Experts decry discrimination against Nigerian engineers

By Adelowo Adebumiti   |   10 April 2017   |   2:30 am  


Experts have condemned the penchant for Nigerians to place much premium on expatriate engineers against their counterparts in the country.

The Head of Engineering Services, First Bank of Nigeria Plc, Michael Adesanya Adesanya, who made the assertion at a yearly lecture of the Apapa Branch of Nigeria Society of Engineers (NSE) in Lagos, said that what is necessary is to encourage engineers and provide them the enabling environment for them to excel.

He told The Guardian that his experience both at the local and international levels has shown him that Nigerian engineers have as much intelligence and brilliance as their colleagues in other parts of the world.

He urged government to put in place structures that would assure that local engineers also have requisite exposure to enable them carry out their activities.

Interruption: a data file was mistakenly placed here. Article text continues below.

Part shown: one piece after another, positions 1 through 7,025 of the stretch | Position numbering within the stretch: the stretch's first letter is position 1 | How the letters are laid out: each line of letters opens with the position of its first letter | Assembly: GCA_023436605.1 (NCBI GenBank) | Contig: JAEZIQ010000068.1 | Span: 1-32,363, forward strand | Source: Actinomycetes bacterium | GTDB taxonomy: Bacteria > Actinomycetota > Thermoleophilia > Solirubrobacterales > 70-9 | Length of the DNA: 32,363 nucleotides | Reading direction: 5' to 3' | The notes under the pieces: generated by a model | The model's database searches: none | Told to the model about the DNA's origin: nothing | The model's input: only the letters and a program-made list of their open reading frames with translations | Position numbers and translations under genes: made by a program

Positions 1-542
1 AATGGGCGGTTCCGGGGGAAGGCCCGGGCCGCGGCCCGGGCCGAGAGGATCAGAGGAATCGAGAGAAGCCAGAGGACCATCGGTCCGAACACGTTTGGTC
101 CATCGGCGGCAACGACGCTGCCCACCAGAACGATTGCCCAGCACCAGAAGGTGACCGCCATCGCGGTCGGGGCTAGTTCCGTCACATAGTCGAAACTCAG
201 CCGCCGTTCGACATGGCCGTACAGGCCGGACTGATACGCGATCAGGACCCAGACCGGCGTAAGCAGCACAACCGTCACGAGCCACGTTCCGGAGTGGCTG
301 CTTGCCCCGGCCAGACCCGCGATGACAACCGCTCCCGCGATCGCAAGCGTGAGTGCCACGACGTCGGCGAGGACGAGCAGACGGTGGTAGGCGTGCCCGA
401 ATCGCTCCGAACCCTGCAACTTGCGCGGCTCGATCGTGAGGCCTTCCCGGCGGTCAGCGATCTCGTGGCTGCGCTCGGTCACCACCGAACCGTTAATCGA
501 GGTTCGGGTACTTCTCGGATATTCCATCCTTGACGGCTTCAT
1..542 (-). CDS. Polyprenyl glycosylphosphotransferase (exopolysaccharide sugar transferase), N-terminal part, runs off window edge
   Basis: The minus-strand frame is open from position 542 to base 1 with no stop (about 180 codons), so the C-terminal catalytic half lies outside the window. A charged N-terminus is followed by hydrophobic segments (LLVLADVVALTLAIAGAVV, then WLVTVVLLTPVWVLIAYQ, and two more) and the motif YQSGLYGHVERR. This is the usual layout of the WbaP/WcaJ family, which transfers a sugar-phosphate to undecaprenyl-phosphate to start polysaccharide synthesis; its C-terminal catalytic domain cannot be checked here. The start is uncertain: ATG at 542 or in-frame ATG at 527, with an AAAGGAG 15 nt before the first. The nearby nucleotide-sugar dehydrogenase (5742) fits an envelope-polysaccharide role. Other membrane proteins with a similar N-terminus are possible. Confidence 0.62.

“Support must be given as much as possible. The training must be right and at the end of the day investment must be made in developing research and development to ensure that everybody go on moving forward,” he said.

Adesanya also observed that the government must also put into cognizance, the value that engineers add to the nation.

Earlier in his lecture titled “ Solutions To Managing Private Sector Business Infrastructure In a Recession”, Adesanya called on engineers to be forward looking and imaginative.

Adesanya also urged engineers to avoid the consequence of unprepared emergencies by doing regular data analysis and assessment with multidisciplinary approach.

The chairman of the branch, Ombugadu Garba who shared similar view, challenged engineers to bring their experience to bear to help Nigeria out of recession in consonant with the Federal Government Economic Recovery and Growth Plan.

He stated that the leaders must look inward to reprioritize, re-strategize and diversify the economy as well as build social networks and needful infrastructure.

He said: “ No nation can develop more than its technology, as such we must use our professional expertise to make our country great again.”

Garba challenged both young and experience engineers to be creative and forward looking saying the era of white-collar jobs is becoming very difficult by the day.



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